Love this message from a Chihauhau fan showing appreciation for the team and their work with Kulture City to make their games more inclusive.
Kulture City is the nation’s leading nonprofit on sensory accessibility and acceptance for those with invisible disabilities. 1 in 6 individuals. have a sensory need or an invisible disability, These are individuals with ptsd, autism, dementia, strokes just to name a few.
People with Autism and post traumatic stress disorder are sensitive to loud and large venues – generally places that have over-stimulating environments. In many cases, people with these conditions or parents with kids with these conditions avoid going to such places. However, completely avoiding such environments means missing out on some fun and exciting events and being part of a once in a lifetime celebration (like sports events).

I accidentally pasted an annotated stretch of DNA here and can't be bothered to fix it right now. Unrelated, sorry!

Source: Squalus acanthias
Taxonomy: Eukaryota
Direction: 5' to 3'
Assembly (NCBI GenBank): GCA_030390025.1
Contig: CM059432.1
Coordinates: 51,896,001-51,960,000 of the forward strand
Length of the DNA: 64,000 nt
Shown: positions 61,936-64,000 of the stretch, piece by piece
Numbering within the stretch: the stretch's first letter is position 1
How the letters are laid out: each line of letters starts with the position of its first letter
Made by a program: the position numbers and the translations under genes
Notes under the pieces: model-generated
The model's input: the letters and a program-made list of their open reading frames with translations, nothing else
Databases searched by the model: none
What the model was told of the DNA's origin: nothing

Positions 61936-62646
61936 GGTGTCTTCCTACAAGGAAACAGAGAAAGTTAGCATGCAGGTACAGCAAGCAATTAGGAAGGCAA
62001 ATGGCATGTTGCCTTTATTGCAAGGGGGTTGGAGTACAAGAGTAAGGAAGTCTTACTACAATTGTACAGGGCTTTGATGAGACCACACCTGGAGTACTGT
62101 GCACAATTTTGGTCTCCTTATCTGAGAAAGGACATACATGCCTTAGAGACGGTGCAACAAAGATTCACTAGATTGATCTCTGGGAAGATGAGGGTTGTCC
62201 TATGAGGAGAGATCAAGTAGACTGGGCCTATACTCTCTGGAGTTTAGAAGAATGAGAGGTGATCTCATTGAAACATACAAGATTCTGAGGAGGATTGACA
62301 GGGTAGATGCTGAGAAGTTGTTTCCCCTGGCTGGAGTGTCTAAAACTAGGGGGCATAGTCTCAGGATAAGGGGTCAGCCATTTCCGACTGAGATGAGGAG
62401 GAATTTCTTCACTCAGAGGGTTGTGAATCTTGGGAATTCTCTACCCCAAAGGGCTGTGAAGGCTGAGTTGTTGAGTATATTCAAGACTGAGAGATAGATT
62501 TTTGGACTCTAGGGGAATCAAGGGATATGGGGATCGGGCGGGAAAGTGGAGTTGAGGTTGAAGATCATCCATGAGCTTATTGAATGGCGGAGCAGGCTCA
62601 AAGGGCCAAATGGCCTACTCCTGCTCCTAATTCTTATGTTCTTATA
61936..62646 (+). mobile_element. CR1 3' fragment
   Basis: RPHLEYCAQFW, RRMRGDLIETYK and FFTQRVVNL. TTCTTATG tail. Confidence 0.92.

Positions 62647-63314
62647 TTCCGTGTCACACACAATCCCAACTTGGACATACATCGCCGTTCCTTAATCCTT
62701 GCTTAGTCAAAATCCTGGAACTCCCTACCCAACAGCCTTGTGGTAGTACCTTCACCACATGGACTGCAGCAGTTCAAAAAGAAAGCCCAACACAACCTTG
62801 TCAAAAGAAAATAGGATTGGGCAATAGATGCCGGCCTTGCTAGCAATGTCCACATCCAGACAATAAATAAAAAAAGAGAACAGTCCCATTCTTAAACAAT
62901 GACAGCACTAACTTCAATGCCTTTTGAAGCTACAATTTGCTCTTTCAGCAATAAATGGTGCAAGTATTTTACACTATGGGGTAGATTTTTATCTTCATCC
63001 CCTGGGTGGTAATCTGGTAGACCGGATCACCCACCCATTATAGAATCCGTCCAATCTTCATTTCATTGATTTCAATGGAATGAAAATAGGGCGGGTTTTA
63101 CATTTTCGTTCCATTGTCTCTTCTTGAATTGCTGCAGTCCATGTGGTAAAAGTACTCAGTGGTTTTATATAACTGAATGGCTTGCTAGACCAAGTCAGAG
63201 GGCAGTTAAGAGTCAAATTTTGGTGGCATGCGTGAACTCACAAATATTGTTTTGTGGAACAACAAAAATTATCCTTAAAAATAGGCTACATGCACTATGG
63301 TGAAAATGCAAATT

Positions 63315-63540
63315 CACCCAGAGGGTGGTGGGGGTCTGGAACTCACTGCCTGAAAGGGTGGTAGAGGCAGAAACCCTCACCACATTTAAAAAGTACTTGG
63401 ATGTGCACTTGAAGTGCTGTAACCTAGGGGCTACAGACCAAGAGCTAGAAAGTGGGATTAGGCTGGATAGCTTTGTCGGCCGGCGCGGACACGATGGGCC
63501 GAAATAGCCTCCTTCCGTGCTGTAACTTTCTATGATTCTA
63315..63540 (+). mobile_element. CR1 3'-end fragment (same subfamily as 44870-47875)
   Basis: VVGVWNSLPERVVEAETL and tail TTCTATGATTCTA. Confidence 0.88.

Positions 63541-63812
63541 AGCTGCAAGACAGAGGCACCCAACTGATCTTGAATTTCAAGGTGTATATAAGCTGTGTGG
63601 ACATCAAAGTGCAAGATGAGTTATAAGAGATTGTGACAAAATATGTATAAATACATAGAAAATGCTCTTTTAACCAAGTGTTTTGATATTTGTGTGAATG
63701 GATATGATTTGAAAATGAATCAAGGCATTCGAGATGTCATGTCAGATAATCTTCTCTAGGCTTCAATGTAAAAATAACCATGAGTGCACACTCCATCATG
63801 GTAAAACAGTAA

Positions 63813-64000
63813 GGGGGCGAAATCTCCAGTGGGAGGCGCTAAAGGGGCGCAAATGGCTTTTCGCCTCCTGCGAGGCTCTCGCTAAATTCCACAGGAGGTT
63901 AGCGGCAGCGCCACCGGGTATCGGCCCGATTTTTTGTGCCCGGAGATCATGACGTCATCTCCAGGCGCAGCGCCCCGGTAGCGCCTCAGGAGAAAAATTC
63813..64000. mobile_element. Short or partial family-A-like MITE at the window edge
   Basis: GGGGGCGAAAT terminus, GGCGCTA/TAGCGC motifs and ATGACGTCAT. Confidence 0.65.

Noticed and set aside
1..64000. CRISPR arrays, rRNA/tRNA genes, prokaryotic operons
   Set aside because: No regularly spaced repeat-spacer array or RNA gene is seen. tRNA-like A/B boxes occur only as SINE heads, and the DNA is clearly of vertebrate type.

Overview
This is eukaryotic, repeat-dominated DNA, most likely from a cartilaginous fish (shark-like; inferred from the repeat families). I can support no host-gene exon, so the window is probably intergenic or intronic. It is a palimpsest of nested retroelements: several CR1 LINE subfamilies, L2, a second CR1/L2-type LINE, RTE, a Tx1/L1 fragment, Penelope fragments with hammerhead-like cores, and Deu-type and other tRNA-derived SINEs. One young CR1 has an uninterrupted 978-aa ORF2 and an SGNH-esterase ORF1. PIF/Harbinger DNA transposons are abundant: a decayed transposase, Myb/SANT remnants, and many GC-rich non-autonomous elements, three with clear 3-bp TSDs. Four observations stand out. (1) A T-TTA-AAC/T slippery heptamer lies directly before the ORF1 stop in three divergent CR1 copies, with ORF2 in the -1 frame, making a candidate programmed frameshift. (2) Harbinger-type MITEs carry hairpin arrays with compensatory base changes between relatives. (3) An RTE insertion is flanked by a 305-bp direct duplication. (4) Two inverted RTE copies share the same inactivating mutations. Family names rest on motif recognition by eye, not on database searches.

Kulture City has been working with venues across the country to make them more accessible and welcome places for people with sensory needs. This dad illuminates the value when he simple notes he wishes his son was with him. Which is another way to say this grateful dad will be back.
Last night I went to an @epchihuahuas game. I was very happy to see Southwest Park is a @kulturec sensory inclusive location. I wish my son Andrew was with me to experience this cool ballpark. The movement is catching on. pic.twitter.com/jYX4qMFKeZ
— Josh Rosenbaum (@realcoachrosey) July 13, 2022
We talked with Sean Culkin from the Kulture City Board on the March 2022 Party Back Podcast. Sean shared the work Kulture City is doing to create understanding and develop tools like Sensory Bags and Sensory Rooms. Maine Mariners’ Adam Goldberg and Roadrunners’ Kristin Thompson discuss their in-game accommodations. Give that a listen for more and check the podcast page for more links and details about Kulture City and sensory awareness.